Mixed Reality Brings Liberation Struggle to Life at Paris Museum
February 19 2020
By Manuel Charr
A modern take on the historic struggle to liberate the French capital from Nazi oppression has been launched at the Museum of the Liberation of Paris. The museum, which opened in 1994 as the Musée Jean Moulin in honour of one of the Resistance’s greatest heroes, has since been renamed and it is now a pioneer of ground-breaking mixed reality technology. The Microsoft system, HoloLens, has been deployed in the museum to bring much of the final struggle to overturn the German invaders to life.
According to Nino Sapina and Diego Fernandez-Bravo of Realcast – the mixed reality specialists who developed the high-tech visitor experience – the opportunity to use HoloLens at the museum was an exciting one. The museum is situated in a government bomb shelter that was first constructed in 1938. However, the site was left unoccupied during the period of Nazi takeover in the French capital from June 1940 onwards. It ended up being used as a base for some of the Resistance networks that sprung up in Paris. As of August 1944, following D-Day, it became the centre of operations for the Resistance as the Paris uprising began.
The Technological Challenge
For the Realcast team, the proposed use of technology meant they had an opportunity to make utilise mixed reality in a museum but also at a site of historical value in its own right. “We simply had to tell this story in the actual place using HoloLens,” Sapina said. According to the pair, HoloLens meant that they were able to meet two needs. Firstly, it allowed them to show an enhanced historic space by developing augmented reality reconstructions of what it would have looked like in the run-up to the uprising.
Secondly, the use of HoloLens goggles meant that there was no practical limit on visitors’ movements in the bunker, so they were able to explore the space on their own terms over an approximate 45-minute period. Realcast also said that they were pleased with the way the HoloLens system was practical in what was a “particularly constraining space”. The shelter is full of thick concrete walls and narrow passageways which meant that other digital services that might run over Wi-Fi, for example, were impractical.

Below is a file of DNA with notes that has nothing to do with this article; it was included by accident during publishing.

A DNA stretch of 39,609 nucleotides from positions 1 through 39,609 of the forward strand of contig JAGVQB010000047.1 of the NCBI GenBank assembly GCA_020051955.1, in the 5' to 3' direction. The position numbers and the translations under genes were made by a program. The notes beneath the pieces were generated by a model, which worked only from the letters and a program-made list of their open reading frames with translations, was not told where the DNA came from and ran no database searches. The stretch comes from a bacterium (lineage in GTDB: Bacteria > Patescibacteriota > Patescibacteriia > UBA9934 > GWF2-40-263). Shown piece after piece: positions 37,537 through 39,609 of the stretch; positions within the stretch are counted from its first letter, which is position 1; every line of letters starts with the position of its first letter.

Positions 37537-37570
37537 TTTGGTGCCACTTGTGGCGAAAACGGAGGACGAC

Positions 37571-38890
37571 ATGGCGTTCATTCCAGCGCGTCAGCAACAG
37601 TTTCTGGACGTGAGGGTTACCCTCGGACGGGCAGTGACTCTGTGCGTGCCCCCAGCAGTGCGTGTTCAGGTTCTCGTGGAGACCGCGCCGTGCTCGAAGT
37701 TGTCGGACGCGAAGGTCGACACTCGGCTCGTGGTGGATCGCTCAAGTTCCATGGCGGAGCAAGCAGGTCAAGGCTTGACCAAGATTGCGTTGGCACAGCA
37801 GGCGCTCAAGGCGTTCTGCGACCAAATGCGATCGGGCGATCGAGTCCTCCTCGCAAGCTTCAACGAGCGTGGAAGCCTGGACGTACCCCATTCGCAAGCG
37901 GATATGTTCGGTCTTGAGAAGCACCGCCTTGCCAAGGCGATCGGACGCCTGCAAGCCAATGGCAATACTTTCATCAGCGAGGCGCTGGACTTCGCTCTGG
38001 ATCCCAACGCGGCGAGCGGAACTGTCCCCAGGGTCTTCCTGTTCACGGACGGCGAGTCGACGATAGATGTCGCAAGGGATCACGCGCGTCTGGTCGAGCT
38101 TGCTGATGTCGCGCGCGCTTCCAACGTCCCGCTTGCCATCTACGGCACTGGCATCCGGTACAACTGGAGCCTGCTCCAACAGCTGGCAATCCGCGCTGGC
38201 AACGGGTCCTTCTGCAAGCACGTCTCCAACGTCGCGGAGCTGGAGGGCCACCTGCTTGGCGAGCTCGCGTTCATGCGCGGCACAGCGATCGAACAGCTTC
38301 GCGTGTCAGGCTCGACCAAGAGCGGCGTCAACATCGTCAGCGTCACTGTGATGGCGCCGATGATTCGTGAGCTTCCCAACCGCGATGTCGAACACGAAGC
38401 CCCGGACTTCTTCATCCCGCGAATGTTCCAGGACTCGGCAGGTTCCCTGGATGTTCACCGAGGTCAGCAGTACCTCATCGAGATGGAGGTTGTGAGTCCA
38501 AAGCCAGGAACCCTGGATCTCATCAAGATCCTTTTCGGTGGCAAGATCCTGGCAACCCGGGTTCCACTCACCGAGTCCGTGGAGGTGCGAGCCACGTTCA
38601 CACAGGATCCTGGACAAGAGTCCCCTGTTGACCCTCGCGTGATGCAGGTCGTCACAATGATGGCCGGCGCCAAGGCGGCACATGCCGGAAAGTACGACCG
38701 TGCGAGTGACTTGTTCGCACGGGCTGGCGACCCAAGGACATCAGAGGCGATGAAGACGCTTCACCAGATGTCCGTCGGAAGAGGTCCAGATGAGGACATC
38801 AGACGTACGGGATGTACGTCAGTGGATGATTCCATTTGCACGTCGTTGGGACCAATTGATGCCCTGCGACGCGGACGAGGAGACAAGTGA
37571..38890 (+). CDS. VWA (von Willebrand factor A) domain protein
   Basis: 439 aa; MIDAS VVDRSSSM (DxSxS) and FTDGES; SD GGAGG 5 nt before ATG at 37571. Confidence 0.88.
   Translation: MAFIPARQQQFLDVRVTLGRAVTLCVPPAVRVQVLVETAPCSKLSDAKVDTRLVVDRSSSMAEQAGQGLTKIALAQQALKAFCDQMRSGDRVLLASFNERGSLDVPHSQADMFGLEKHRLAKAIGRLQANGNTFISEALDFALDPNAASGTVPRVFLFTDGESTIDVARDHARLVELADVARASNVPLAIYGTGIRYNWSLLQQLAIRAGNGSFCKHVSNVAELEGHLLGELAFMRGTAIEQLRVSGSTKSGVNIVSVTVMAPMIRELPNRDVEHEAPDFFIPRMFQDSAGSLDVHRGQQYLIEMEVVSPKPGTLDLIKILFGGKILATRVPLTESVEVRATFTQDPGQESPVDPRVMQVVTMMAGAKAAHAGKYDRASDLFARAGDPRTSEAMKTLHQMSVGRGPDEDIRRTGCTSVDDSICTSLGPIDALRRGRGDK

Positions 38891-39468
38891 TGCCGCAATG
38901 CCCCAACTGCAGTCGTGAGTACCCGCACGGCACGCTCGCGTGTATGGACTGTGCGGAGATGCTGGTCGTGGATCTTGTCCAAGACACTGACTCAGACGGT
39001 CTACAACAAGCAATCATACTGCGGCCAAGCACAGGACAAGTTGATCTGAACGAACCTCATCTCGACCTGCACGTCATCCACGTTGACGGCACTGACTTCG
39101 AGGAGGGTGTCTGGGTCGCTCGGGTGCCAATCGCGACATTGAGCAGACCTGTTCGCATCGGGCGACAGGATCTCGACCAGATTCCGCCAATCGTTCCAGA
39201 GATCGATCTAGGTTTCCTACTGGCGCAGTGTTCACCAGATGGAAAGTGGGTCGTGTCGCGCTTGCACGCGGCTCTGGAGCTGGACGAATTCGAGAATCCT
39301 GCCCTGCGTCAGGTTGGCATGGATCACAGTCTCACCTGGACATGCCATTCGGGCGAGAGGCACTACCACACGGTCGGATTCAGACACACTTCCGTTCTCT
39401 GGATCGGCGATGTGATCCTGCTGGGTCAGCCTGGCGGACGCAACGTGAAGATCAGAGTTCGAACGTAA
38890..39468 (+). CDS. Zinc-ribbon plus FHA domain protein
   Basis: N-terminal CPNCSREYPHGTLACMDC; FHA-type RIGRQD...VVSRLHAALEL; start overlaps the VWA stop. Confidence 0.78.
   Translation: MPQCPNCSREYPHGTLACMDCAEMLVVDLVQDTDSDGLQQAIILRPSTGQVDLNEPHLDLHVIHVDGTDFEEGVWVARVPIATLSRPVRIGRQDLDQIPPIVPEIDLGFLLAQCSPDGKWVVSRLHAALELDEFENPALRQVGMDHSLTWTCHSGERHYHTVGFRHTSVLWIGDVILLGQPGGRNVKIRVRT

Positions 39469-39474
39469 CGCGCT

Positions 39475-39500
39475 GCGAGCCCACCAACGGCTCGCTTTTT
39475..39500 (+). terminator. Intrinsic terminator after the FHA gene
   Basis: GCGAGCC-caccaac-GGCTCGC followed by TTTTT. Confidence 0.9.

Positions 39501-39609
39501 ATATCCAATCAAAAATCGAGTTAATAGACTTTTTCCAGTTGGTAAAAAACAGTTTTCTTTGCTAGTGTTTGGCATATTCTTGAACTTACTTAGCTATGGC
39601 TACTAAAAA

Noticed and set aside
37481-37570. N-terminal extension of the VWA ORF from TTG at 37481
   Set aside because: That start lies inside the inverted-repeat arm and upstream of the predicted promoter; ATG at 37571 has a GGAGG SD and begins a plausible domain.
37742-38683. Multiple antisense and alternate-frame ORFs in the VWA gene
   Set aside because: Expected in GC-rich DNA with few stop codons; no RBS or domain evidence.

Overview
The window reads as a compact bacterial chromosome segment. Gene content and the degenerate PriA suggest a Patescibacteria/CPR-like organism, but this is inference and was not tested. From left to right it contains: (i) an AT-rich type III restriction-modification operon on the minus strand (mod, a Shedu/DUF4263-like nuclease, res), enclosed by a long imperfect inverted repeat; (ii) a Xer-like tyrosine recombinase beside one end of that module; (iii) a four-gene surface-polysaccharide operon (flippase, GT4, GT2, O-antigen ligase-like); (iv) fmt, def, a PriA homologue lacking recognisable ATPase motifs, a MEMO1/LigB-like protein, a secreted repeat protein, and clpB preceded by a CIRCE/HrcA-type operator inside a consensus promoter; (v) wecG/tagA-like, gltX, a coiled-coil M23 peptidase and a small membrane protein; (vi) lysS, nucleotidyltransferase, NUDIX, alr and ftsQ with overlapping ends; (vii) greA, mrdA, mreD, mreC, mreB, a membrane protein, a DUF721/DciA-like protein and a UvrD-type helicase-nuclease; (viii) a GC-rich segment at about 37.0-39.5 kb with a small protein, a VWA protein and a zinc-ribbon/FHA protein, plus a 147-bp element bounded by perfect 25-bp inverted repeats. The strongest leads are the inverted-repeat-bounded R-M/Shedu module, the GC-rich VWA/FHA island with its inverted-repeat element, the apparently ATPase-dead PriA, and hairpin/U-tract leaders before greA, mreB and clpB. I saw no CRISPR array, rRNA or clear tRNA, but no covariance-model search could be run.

Bringing History to Life
The mixed reality installation was commissioned last year to coincide with the anniversary of the liberation of Paris, an event that occurred 75 years ago. Since then, visitors to the museum, which is beneath the Place Denfert-Rochereau in the city’s 14th arrondissement, have been able to immerse themselves the insurrection like never before in the place where many of the key events unfolded. The dynamic experience means that any visitors who choose to wear the HoloLens equipment are immediately involved in the action.
The mixed reality experience begins with a briefing by a member of the French Interior Forces who performs the role of a guide. Attendees are encourage to assume the role of a journalist who is covering the events for a French newspaper, a form of cover that was used by several members of the French Resistance during the occupation. The mixed reality installation then encourages visitors to explore the whole site which is split up into many rooms where they can discover the secrets that these headquarters have to offer up.
As well as experiencing virtual characters who might have been involved in the action back in 1944, visitors can handle real objects and to interact with various testimonies and recordings made by real people. The exhibition also includes video archives that cover real events during the liberation struggle. As such, the technology blends the real and the virtual so it is a genuine example of the way mixed reality installations can be used in modern museum settings.
Improved Visitor Content
According to Philippe Rivière and Scarlett Greco, who both work at the museum, the use of mixed reality technology allows for the perfect canvas for this story to be brought to life on. “[HoloLens] allows us to showcase richer content without distracting the visitor from the historic nature of our site,” Rivière said. After all, the main aim of the museum is to educate people about this important chapter of French history, one which continues to shape the way many French people think about themselves and their country’s role in the Second World War. To do so in a new and engaging way simply means that they are making the story of the liberation of Paris more relevant to today’s and future generations.
“Mixed reality is the future of the museum experience,” said Fernandez-Bravo. “It is such a powerful educational tool that can amplify the cultural impact [of museum exhibitions]… to broader populations.” According to him, this is because the ‘magic’ of mixed reality enriches the sensations we experience in the real world by showing what would otherwise go unseen.
Manuel Charr is a journalist working in the arts and cultural sectors. With a background in marketing, Manuel is drawn to arts organizations which are prepared to try inventive ways to reach new audiences.